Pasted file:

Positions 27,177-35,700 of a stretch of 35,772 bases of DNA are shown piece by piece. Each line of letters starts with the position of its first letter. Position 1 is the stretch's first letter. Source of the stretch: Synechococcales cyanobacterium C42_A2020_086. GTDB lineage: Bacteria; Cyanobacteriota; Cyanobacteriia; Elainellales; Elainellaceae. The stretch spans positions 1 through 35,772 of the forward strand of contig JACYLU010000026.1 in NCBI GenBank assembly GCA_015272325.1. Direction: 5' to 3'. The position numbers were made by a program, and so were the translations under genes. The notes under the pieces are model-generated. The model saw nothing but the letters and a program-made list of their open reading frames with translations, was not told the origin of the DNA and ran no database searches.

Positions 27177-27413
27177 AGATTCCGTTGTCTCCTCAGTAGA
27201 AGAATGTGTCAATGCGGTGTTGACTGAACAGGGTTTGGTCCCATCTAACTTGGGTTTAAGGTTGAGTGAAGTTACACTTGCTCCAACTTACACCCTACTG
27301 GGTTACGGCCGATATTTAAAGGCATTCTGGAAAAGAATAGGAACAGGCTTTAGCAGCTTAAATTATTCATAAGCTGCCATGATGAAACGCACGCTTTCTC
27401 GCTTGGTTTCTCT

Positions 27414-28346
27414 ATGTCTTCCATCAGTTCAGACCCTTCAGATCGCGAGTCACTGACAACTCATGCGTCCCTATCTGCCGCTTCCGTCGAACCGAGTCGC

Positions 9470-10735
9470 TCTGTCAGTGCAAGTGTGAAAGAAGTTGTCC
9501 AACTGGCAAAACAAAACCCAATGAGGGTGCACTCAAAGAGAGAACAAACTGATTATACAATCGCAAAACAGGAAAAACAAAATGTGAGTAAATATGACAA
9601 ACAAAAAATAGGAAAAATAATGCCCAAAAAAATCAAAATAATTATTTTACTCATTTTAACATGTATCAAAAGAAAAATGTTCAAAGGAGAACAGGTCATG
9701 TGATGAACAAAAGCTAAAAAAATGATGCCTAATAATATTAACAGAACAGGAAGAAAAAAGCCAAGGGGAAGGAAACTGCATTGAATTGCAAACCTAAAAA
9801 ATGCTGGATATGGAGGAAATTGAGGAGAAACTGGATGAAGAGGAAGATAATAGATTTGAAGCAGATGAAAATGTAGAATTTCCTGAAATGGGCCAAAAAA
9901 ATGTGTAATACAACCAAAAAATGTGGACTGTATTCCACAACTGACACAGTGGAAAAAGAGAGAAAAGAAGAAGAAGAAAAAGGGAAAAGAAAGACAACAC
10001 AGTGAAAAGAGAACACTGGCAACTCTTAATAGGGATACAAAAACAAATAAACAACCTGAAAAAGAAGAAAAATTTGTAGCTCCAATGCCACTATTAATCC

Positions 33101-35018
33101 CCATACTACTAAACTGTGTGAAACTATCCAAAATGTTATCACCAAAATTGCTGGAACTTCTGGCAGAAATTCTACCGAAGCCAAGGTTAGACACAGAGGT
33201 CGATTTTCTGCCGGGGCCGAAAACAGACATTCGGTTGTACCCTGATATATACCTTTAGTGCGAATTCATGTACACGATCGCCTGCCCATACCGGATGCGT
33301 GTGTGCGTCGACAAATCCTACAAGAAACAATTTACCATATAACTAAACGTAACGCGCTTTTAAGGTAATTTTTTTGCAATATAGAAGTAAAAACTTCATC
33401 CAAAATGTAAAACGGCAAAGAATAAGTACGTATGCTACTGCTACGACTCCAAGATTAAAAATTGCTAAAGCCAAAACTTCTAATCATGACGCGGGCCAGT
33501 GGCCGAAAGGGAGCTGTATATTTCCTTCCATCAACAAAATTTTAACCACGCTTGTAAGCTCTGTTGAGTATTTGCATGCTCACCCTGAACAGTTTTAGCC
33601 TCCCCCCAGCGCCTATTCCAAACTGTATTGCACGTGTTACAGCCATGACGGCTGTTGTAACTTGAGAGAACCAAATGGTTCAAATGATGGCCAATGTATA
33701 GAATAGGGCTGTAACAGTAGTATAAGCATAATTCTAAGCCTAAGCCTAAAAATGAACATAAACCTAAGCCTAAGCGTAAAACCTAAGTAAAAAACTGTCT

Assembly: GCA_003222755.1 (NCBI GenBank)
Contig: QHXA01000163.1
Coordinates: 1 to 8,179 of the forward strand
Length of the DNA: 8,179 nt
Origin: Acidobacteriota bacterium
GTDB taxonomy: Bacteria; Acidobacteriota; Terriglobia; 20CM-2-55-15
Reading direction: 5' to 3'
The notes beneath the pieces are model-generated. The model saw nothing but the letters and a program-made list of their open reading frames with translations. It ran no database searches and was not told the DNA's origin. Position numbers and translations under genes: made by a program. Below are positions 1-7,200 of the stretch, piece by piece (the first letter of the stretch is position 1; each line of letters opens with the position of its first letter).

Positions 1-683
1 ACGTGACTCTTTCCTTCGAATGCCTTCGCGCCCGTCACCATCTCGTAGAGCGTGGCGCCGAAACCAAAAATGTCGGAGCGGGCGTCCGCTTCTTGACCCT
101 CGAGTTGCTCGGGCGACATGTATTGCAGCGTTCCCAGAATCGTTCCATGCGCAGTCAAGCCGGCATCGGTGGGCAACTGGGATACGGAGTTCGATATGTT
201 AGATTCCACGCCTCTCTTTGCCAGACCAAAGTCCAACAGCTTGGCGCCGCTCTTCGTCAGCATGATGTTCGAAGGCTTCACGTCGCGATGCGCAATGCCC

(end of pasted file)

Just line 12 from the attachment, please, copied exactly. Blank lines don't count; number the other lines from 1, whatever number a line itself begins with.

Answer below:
9601 ACAAAAAATAGGAAAAATAATGCCCAAAAAAATCAAAATAATTATTTTACTCATTTTAACATGTATCAAAAGAAAAATGTTCAAAGGAGAACAGGTCATG